February 28, 2008

Why Trans People Need Legal Rights

Want more proof that hate crimes laws for trangender people are sorely needed?

The woman on the right is Chanelle Pickett, a young transwoman from Massachusetts who was brutally strangled to death in 1995, when she was only 23. Her sister, Gabrielle, according to this blog, was also murdered, in 2003.

Chanelle's murderer received only 2 years in jail.

February 26, 2008

Things That Are Awkward


A person I know ordered a nice, discreet sex toy. Instead, what came in the mail was this.

For clarification, it is as long as my forearm.

I'm going to smack this person in the head with it and remind them to order from reliable stores and not from creepy online services.

BAD person I know! Bad!

Transgender Rights Bill Hearing on March 4th: How You Can Help Today.

As some of you may know, Massachusetts House Bill 1722, "An Act Relative to Gender-Based Discrimination and Hate Crimes," will have a hearing on Tuesday, March 4th at 1 p.m. at the Mass State House. This bill would make the protection of transgender and gender-non-conforming people explicit, uniform, and visible to the general public, by adding "gender identity and expression" in the state's non-discrimination statute and existing hate crime laws. We need your voice.

How to help:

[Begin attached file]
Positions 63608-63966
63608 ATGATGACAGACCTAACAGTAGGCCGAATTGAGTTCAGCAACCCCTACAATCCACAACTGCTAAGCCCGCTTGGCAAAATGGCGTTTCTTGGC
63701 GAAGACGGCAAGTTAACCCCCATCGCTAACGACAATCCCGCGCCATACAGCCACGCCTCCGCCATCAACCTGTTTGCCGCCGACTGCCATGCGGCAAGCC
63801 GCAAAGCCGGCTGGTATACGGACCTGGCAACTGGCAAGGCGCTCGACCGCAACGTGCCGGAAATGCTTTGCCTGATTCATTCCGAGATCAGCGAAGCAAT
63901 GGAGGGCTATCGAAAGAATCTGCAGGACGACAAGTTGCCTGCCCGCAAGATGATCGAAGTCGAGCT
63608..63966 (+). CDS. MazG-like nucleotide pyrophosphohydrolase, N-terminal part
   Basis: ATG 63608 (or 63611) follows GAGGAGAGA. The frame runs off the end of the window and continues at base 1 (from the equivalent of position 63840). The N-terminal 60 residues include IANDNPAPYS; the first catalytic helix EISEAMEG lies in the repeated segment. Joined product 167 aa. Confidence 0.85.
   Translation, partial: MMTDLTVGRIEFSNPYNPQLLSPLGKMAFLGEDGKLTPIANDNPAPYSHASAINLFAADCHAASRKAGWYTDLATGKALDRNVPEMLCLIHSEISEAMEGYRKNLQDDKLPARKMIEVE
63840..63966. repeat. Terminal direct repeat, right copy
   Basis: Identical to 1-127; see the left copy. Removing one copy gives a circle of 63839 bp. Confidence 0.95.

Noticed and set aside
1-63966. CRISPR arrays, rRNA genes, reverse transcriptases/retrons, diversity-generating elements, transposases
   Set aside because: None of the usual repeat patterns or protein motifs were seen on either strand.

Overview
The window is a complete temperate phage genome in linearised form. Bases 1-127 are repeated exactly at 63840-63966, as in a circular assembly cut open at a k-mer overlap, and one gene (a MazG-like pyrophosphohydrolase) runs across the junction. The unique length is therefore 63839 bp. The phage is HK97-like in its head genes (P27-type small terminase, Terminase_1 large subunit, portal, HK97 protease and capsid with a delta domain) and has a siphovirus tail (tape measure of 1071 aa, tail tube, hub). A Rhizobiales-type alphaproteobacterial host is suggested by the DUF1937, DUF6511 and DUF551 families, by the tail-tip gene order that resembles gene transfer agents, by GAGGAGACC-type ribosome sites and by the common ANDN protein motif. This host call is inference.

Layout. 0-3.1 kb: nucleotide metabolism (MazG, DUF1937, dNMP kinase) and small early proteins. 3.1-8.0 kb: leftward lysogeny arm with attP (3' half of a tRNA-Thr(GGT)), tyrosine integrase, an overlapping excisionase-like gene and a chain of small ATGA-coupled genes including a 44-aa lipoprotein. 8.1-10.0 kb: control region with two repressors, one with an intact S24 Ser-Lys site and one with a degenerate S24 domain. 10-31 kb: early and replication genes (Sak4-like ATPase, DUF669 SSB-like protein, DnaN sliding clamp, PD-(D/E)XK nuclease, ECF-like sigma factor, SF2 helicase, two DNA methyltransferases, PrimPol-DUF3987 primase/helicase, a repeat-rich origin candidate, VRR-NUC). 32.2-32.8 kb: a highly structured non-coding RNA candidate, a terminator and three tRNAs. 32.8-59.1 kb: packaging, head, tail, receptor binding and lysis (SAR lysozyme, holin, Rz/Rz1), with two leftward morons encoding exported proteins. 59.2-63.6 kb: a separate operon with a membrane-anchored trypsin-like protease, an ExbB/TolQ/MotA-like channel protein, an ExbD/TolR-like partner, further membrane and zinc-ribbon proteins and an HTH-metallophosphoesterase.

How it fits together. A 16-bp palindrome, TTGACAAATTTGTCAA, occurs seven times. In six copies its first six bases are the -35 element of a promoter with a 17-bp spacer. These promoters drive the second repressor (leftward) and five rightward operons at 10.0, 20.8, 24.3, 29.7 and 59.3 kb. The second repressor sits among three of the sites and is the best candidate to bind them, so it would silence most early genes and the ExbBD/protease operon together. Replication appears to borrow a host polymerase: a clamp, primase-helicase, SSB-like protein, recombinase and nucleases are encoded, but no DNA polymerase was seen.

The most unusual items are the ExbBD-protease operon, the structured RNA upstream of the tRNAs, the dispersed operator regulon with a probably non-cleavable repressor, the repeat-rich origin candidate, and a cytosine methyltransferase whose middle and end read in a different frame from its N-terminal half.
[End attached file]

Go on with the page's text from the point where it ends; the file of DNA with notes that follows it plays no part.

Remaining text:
If you're located near Boston, come to the Harvard Women's Center tonight from 8-10 p.m. to help write testimony in support of the bill. If you will be available to testify at the hearing on Tuesday, please email gscott@masstpc.org. If you live or vote in Massachusetts, call your legislator today! You can also donate to MTPC.

If, like me, you are somewhere else, you can still help!

Use these "How To" tips and this handy "Testimony Worksheet" to put together a brief letter or statement in support of the bill. It doesn't have to be long, or fancy. It can just be as simple as stating that you are a constituent and that you support this bill.

Once you've typed up your letter, you can email it to gscott@masstpc.org (no stamps!) or send by mail to the addresses in the Worksheet.

I thought I would share a sample testimony to get you started. Feel free to post excerpts from yours - I'd love to read them!

Hello. My name is [ ], and I am from [ ], Massachusetts. I am asking you to support HB 1722.

I have a best friend. I have known her since my first year of college. She is the person who most influenced my experience at college and beyond. Her dedication to public service and helping others has inspired and motivated me – and many of my peers. She is someone who spends her spring break chopping vegetables and running up and down apartment stairs to deliver meals to people living with cancer and other serious illnesses. She is a person that professors and staff turn to for leadership. She wakes up at 6 a.m. on Saturday mornings to staff a homeless shelter. She can coax even the quietest person to participate in a class discussion and debate the most intimidating speaker with ease. She has taught me about kindness, about determination and about challenging stereotypes.